He was my best friend.
Until he became my enemy.
All within the span of one night.
Bang, Bang, Bang, Bang.
The rapid fire of gunshots became the soundtrack to my life.
This is the Mafia. Lines are blurred. Choices are never black and white. And the life you thought you knew is... one giant lie.
He was dead.
And I didn't want his life to be in vain, so I tried to make something of myself. I tried and failed.
Now he's back. Alive. And he wants something...
Nobody ever said the mafia played fair.
Welcome to The Family.
I wanted his lips more than I wanted my next breath, but how long before those lips were taken away? How long before my heart would get ripped from my chest a second time? I almost didn’t survive the first — I knew I wouldn’t live through the second.
With a jerk I pulled back and slapped him across the face. “How dare you!”
Ax swore and hit the steering wheel. “I’m sorry, I’m sorry I shouldn’t have assumed—”
“Assumed, what?” I yelled. “That I wouldn’t be completely pissed off? That I wouldn’t be shattered!” My voice wavered. “Totally wrecked forever because I’ve been mourning the loss of my best friend for five damn years only to find out he’s very much alive and suddenly wanting to play the white knight?” My body started to shake. “I died that day!”
Ax’s face twisted with pain. “Amy, I had to protect you… at all costs I had to protect you.”
“Your protection broke my heart,” I whispered.
He sighed, running his hands through his hair before answering. “Ames, sometimes what’s the best for us — is exactly what hurts the most.”
I refused to look at him. Instead I looked down, down at my bare legs, at the outfit I’d almost paraded about in before a crowd of horrible drunk men in order to make money. I wasn’t the same girl he’d left. I was damaged in the worst way. Because by saving me, Ax had taken away all purpose from my life. When I thought he’d died, my only goal was to live because he hadn’t.
And now? Now the shame of my situation was crippling.
Foster care kid.
And completely and utterly alone. Abandoned, even by my best friend.
“Five years, Ax. And now you come for me…” I licked my lips. “I’m not vain enough to think it’s because you can’t find anyone to warm your bed at night, and I’m not confident enough to think it’s because you missed me so much you just couldn’t stay away. What do you want?”
He swore and looked away. “It doesn’t have to be like this. Had I known you were in this position—”
“What?” I snorted then bit down on my lip to keep from crying. “You would have driven here faster? You would have rescued me sooner? Pitied me more? Take your pick, Ax. Now tell me the truth. Don’t start off this new-found relationship with a lie.”
He was silent for a while then whispered, “You have something I need.”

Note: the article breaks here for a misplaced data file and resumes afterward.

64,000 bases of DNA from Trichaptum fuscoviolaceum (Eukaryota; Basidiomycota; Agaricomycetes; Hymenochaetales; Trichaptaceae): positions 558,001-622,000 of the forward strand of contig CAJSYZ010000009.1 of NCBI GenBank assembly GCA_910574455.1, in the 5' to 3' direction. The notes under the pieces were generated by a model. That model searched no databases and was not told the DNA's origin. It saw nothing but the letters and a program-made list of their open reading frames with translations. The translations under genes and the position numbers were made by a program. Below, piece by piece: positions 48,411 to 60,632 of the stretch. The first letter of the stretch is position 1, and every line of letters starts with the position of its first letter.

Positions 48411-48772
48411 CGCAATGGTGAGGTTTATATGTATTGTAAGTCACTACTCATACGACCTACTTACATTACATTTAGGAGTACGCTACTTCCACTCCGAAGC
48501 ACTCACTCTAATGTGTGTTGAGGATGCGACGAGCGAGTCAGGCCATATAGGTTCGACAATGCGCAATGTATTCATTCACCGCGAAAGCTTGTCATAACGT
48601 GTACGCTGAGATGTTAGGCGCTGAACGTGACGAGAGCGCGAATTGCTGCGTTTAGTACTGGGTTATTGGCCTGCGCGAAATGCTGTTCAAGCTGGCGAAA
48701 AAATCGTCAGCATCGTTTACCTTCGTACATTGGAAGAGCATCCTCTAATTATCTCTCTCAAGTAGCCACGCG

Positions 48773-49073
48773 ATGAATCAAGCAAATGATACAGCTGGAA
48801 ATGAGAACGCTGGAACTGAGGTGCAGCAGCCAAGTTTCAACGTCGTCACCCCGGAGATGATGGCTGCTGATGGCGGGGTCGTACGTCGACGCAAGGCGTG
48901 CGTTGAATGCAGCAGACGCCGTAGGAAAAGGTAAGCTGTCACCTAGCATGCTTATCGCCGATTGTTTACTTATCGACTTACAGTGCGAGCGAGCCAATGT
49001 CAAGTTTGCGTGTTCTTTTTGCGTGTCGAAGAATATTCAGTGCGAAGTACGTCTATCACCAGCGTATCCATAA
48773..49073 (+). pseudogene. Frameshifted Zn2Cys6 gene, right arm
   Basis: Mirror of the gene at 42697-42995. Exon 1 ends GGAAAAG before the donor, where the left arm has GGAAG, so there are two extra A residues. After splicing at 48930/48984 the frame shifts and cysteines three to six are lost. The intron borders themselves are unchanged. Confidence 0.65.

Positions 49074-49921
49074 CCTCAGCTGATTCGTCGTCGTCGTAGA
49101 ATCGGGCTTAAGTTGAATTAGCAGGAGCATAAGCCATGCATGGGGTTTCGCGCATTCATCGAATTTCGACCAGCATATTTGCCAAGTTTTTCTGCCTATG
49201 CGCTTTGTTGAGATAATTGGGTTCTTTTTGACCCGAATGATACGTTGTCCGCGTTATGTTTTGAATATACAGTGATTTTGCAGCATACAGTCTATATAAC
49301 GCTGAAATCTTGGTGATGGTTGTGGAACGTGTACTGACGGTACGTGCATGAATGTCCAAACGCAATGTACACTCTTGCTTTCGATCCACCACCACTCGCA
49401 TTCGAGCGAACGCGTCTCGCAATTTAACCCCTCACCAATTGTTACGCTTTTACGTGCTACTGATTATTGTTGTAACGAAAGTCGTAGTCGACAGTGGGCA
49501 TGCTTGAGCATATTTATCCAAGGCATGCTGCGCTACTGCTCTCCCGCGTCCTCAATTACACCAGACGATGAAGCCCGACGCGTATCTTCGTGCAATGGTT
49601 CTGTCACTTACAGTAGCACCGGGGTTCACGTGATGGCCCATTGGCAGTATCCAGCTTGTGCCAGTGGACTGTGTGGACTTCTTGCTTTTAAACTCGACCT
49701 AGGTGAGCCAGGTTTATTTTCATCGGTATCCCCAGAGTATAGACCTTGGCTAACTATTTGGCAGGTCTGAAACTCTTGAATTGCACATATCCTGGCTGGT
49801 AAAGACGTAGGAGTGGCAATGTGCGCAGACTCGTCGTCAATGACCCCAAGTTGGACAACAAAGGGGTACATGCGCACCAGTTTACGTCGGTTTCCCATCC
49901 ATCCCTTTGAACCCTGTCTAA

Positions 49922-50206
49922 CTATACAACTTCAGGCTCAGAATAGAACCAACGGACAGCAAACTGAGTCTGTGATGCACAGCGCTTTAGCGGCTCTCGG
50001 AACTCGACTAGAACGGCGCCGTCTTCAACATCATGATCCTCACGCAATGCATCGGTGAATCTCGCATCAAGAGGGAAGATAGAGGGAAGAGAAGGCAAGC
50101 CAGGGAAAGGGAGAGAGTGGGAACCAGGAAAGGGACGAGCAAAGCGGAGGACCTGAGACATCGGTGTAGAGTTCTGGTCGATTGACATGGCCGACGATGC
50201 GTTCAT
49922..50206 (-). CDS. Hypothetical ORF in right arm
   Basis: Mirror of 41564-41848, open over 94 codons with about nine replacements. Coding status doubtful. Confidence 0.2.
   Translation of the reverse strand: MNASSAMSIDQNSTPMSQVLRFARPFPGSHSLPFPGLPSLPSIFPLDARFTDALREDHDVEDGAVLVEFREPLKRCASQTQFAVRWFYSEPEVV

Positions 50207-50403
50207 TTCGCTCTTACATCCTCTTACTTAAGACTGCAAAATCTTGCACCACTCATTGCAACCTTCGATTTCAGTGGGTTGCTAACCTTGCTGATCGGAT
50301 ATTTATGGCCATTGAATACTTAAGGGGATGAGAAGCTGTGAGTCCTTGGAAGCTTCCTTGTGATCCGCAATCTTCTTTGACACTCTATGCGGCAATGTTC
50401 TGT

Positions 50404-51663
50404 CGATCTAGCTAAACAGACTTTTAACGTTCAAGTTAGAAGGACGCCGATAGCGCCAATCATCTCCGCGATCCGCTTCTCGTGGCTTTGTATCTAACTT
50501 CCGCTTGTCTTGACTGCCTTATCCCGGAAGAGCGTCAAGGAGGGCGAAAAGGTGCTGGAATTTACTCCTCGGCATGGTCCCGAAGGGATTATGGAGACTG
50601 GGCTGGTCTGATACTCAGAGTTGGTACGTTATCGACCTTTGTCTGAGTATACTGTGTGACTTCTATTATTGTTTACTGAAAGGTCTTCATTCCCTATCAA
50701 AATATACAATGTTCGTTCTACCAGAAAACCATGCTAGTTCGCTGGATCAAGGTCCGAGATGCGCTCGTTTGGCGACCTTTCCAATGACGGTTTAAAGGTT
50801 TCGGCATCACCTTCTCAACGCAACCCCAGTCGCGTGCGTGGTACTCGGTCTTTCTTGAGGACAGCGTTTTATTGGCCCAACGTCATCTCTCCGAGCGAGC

Ax’s smile nearly took my breath away “Besides that.”
I pressed my lips together and looked out the window at my dark and cramped apartment. “I have exactly one stuffed animal from my old life, the one you gave me when I was six. I have a Polaroid picture, a toothbrush, enough clothes to get me through a week and a half of living, a hairbrush, two elastic hair bands — Do you see where I’m going with this?” I sighed and ran my hands through my hair. “I have nothing you need, let alone want. Believe me.“
Ax studied my face, his expression softened as he said, barely above a whisper, “Let me be the one who decides that.”
I looked away.
“Don’t do that, Ames,” he murmured. “Don’t shut me out.”
“Five years, Ax.” I looked straight ahead. “Five years where my tears were the only thing keeping me company at night. I think you lost the right to tell me what to do.”
He swore. The car door opened. I gasped as humid air filtered in. “What are you doing?”
“Getting out of the car.” He shrugged and gestured at the building. “Going into your apartment and packing you up. We’ll stay at a hotel tonight.”
I snorted. “My apartment not good enough for you?”
“No.” He pulled a gun from his jeans, thumbed off the safety, and held it out in front of him. “I just hate getting woken up in the middle of the night with gunshots ringing out, don’t you?”
“Yeah.” I gulped, my eyes still trained on the gun.
“Guns don’t hurt people… people do,” Ax said softly. “Remember that.”
“I do.” I met his gaze. “Because in the end, it wasn’t the gun that broke my heart — it was you.”
Rachel Van Dyken is the New York Times, Wall Street Journal, and USA Today Bestselling author of regency and contemporary romances. When she's not writing you can find her drinking coffee at Starbucks and plotting her next book while watching The Bachelor.
She keeps her home in Idaho with her Husband and their snoring Boxer, Sir Winston Churchill. She loves to hear from readers! You can follow her writing journey at www.rachelvandykenauthor.com